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Thousands of immigrants were fleeing South Africa Thursday to escape attack by xenophobic mobs, even though President Thabo Mbeki ordered the Army to stop the violence. At least 42 foreigners have been killed by angry South Africans. The call-out of troops is the first since apartheid ended in 1994. Neighboring Mozambique sent buses to bring its nationals home.Skip to next paragraph
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A second round of discussions between the presidents of Greek and Turkish Cyprus is scheduled for Friday to try to build on the momentum of their first talks in March. That session set up six joint working groups to address issues blocking reunification of the island. But progress has been slow, and a Greek Cypriot government spokesman complained earlier this week that "on these core issues, we do not speak the same language."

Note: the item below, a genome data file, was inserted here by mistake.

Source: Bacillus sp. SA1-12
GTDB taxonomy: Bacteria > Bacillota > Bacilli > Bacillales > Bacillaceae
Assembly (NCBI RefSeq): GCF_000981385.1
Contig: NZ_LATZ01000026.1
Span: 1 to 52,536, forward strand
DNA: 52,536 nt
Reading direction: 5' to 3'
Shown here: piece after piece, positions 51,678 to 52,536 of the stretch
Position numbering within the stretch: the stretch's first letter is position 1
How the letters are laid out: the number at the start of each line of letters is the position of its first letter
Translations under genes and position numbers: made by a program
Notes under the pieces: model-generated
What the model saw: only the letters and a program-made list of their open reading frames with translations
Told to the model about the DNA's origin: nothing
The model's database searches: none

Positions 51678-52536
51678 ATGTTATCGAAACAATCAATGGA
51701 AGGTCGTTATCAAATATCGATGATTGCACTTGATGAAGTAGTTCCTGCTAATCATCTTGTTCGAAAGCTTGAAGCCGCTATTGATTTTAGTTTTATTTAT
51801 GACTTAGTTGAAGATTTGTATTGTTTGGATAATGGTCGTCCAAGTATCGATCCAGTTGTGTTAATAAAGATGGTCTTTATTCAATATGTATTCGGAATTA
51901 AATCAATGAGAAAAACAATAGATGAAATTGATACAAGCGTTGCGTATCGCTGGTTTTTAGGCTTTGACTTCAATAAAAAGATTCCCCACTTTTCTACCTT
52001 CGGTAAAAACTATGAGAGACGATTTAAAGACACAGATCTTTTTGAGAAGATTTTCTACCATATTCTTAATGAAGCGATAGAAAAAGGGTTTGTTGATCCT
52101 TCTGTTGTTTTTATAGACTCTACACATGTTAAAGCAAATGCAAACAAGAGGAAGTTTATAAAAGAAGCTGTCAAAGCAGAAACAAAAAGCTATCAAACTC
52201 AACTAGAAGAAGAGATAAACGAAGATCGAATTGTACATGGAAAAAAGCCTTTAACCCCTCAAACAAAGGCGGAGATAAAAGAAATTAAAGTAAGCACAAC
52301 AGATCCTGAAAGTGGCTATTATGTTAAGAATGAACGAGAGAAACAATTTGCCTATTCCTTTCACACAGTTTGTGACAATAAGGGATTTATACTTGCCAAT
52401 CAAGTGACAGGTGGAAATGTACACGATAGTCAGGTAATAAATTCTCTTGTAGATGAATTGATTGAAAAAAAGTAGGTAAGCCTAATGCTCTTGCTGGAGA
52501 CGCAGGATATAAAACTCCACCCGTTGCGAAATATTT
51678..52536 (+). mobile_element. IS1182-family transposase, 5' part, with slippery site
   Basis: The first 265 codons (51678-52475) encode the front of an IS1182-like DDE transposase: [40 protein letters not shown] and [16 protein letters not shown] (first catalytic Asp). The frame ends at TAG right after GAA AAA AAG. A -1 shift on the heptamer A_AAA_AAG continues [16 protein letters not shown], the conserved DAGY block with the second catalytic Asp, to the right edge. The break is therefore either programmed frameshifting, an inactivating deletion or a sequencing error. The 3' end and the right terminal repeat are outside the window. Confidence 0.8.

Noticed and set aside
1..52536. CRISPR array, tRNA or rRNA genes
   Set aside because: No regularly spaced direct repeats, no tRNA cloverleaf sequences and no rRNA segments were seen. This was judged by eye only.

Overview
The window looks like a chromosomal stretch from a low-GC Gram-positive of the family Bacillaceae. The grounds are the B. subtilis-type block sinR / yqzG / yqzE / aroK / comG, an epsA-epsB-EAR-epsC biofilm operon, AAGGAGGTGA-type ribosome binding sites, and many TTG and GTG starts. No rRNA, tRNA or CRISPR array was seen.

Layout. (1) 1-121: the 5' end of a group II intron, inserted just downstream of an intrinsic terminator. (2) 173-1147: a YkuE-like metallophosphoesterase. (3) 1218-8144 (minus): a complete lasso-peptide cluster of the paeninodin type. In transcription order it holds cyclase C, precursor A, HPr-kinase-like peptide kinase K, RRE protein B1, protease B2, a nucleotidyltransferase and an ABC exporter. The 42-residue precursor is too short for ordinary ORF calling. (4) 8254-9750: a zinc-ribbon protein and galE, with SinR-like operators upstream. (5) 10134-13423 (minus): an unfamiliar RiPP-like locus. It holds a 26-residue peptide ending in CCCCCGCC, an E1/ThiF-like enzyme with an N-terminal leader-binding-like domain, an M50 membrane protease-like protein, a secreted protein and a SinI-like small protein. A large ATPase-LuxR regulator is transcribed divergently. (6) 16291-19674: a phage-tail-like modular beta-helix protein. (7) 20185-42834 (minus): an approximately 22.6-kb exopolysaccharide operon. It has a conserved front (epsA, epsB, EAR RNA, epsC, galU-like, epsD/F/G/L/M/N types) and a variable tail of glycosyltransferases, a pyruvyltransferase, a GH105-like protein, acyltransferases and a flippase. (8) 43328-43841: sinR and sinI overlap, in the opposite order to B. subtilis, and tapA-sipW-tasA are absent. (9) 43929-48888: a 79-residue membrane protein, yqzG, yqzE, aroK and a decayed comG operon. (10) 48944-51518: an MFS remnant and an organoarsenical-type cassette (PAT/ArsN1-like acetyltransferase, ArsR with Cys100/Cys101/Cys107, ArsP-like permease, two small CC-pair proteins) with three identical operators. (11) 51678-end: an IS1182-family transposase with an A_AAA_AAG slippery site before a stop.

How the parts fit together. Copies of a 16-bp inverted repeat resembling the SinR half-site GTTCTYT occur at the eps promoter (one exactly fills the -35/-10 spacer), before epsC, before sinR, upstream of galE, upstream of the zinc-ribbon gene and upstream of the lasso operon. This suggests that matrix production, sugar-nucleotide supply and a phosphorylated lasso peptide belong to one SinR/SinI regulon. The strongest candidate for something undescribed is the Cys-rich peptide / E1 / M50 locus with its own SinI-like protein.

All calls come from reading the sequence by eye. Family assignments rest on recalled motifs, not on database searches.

Another defeat appeared likely for Britain's ruling Labour Party Thursday as voters chose a new member of Parliament from northwestern England. A victory by opposition Conservatives in the special election in Crewe and Nantwich would have national implications for Prime Minister Gordon Brown, analysts said, after Labour's loss earlier this month of the mayorship of London. Crewe and Nantwich has been in the Labour column for 26 years, but its legislator died in office last month.
Fifteen pending adoptions of Guatemalan infants were annulled Wednesday due to fraud and irregularities. All of the babies were to go to couples in the US. Criminal charges have been filed against lawyers, birth mothers, and others involved in the annulled adoptions. Earlier this month, the government suspended 2,286 pending cases until investigations could be completed.
Forty-five soldiers died Wednesday when a fuel truck slammed into the convoy taking them to their base in Nigeria following peacekeeping duty in Darfur. Roads in the area are poorly maintained, and accidents are frequent, reports said.